How to Use Google Calendar: 21 Features That'll Make You More Productive

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Ginny Mineo
Ginny Mineo


Some things you think will be simple actually end up getting really complex. Google knows this all too well, which is why Google Calendar has plenty of nifty features to simplify scheduling.

woman learning how to use google calendar

Your Google Calendar comes with your personal Gmail address, and you won't believe how simple it is to use and set up. However, when working at a company with a corporate Google account you suddenly have to find out how best to integrate your personal calendar with your weekly meeting schedule.

Forget back-and-forth emails. Try our free meeting scheduling tool!

Below are some of our favorite tips, tricks, and features available in Google Calendar.

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21 Google Calendar Features That'll Make You More Productive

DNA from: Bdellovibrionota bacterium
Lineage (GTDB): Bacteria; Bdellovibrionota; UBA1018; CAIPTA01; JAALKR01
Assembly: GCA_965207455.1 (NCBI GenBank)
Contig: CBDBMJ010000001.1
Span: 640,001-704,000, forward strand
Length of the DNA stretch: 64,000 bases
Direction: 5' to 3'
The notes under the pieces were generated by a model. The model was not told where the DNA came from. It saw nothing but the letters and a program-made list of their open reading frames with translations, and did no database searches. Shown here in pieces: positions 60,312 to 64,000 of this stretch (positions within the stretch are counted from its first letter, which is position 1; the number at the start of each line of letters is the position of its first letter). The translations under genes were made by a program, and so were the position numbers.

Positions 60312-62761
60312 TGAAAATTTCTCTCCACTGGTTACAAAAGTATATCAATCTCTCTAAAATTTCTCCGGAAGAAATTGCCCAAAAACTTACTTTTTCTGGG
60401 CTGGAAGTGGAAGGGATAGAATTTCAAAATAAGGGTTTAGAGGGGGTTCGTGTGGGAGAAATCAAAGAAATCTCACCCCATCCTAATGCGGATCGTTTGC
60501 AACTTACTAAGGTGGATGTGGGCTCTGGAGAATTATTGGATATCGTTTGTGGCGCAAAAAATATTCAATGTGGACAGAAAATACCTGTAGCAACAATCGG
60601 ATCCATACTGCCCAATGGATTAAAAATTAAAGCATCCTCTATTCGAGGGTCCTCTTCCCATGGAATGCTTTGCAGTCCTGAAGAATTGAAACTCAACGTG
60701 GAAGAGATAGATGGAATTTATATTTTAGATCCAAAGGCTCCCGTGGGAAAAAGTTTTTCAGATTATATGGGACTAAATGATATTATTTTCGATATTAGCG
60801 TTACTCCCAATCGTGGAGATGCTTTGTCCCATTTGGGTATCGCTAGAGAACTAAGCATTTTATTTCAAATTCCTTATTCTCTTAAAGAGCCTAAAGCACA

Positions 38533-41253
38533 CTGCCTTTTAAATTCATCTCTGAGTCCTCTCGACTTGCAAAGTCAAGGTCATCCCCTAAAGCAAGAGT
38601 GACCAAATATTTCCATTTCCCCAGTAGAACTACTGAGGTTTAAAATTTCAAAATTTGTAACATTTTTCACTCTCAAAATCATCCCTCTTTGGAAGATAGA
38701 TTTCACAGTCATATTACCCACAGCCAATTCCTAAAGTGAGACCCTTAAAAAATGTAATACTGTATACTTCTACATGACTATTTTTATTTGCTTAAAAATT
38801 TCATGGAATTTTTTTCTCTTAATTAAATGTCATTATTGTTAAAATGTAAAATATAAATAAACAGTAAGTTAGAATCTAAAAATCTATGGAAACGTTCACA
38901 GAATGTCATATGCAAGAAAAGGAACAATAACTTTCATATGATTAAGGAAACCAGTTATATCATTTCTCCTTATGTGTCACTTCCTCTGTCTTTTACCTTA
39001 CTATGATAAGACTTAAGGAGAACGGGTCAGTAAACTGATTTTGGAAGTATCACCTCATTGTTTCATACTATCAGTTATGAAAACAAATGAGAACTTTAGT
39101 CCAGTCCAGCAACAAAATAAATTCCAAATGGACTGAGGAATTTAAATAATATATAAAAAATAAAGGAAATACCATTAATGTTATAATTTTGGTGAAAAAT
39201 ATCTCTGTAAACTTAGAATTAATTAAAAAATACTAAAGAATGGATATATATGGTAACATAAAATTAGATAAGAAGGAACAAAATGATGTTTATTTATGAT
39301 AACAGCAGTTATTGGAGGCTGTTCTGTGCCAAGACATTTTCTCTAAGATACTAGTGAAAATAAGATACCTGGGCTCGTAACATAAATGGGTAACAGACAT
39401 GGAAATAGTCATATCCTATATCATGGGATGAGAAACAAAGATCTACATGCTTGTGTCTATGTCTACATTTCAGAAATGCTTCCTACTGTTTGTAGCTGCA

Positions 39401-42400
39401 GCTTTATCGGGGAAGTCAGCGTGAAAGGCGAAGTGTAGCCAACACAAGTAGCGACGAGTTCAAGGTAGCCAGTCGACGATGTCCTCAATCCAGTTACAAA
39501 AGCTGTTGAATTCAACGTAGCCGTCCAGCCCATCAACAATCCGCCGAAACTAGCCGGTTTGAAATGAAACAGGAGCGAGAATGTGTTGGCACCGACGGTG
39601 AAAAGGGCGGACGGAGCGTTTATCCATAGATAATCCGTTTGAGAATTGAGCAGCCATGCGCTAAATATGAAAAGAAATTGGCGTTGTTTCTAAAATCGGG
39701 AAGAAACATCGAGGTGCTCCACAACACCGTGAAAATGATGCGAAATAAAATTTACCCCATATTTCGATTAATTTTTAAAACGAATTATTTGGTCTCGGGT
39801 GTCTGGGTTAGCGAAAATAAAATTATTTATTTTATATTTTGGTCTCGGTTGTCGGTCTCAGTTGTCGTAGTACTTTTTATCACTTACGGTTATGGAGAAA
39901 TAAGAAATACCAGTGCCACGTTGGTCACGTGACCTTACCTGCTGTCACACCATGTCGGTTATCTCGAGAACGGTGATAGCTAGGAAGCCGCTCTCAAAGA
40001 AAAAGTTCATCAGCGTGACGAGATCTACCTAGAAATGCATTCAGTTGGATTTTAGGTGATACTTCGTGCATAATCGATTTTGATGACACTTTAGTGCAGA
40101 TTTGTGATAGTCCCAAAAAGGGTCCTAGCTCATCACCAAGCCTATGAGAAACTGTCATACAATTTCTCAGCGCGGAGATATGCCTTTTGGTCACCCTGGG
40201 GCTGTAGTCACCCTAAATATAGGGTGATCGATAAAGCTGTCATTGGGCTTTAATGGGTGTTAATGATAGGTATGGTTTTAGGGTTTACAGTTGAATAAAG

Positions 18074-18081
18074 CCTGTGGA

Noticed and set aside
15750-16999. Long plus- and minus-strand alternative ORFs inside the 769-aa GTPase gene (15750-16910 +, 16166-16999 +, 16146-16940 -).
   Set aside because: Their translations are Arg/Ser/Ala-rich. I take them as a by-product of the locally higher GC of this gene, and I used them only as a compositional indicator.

1. Create new calendars for different parts of your life.

When you first start out on Google Calendar, you're given one calendar to start with — it's the one with your name under "My calendars," as shown in the screenshot below.

So, if you want to use your calendar for multiple purposes — like managing your actual schedule, planning periods of focused work time, and scheduling repeating reminders — you only have one place to do it. But when you're only working with one calendar, all of those things get treated equally — meaning you can't quickly and easily pull up the non-repetitive, important tasks you have for the day.

To combat this, just create a new calendar for each part of your life you'd like to keep track of on your Google Calendar.

How to Use This Feature

To create a new calendar, click the little plus sign (+) next to "My calendars," and you'll see the option, "New calendar." Select this option, name your new calendar, give it a description and time zone, and voilà — you've got yourself another calendar.


Pro Tip: You can even color-code each calendar to make it easy for you to pick out what you've got to do each day.

2. Schedule meetings with groups using "Find a time" or "Suggested times."

Do you ever need to arrange a meeting with several people who have busy schedules? It can be really annoying to try to figure out when you're all free. Thankfully, Google Calendar actually has two features that can do the heavy lifting for you: "Suggested times" or "Find a time."

How to Use This Feature